What: Meeting director for brainstorm session
Usual In-Car Time: 10 minutes
Alternate Means – the Pedego: 15 minutes



Essentials: Pedego Electric Bike 
Knog Strongman Lock 
Levi's Commuter 511 Jeans
Booq Boa Shift Backpack








TUESDAY

 



10:30 a.m.

Just found out I have a last minute audition, but luckily it's six miles away in Studio City rather than 20 away in Santa Monica. I download the LA Metro app and chart my journey based on when I want to arrive and how long I'd be willing to walk. Most of LA's 183-line bus fleet uses clean-burning compressed natural gas to carry the 1.1 million people who depend on the service on a daily basis. Unfortunately, many of those buses get caught in the same traffic as everyone else, which frequently throws off bus schedules. A stranded rider might not know if they missed their bus or if it's running really late, and waiting for an hour or longer is not uncommon. I don't have that kind of time, but I've made a commitment, dammit! I cross my fingers, find the most direct route on the app, grab some cash ($1.50/ride) and head out, expecting this to be one of the low points of my week.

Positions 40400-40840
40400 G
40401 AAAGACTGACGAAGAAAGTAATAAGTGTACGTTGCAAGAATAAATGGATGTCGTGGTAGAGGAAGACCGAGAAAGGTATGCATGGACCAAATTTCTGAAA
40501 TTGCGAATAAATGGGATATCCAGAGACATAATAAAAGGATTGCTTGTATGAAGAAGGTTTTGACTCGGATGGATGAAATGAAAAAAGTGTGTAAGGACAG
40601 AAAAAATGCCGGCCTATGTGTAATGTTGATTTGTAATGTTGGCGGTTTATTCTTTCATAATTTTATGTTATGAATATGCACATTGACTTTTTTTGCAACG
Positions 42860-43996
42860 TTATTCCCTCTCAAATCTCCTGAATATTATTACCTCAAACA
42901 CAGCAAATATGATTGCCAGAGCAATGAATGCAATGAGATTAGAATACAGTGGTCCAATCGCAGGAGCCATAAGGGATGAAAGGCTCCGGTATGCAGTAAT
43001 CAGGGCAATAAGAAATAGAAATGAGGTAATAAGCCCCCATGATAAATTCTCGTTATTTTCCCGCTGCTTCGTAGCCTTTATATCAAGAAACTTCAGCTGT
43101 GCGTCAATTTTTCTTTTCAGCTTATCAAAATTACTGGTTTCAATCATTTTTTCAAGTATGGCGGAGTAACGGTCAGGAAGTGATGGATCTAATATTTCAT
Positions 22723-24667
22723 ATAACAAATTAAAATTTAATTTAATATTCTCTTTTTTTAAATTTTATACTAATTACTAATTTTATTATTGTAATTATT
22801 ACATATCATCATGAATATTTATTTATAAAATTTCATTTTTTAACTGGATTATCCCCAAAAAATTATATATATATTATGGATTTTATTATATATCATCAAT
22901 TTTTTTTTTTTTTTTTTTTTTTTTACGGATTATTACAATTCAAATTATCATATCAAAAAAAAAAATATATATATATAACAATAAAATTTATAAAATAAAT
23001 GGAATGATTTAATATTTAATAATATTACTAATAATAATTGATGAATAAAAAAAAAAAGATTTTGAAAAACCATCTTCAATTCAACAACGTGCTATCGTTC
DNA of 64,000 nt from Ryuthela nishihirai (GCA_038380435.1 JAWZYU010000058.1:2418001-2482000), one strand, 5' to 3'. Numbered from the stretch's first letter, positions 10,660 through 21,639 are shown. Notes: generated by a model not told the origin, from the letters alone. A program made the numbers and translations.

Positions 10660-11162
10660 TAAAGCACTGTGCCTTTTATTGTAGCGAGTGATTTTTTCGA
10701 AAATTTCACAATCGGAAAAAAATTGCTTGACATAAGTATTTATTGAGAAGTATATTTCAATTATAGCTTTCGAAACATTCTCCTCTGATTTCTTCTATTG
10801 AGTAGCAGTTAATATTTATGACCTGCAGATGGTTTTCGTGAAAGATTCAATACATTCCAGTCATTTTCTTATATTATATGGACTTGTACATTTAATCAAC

The bus is packed and arrives late. Great. I'm starting to worry about my audition time and quickly become that guy who keeps checking upcoming stops and looking at my phone for traffic info. I arrive a few minutes late but don't have to worry about parking and meter money. After the audition I find if I walk a few blocks I'm able to catch a different bus that cuts down my layover time between lines and reduces the transfers I need to make. Maybe I'm starting to get the hang of this.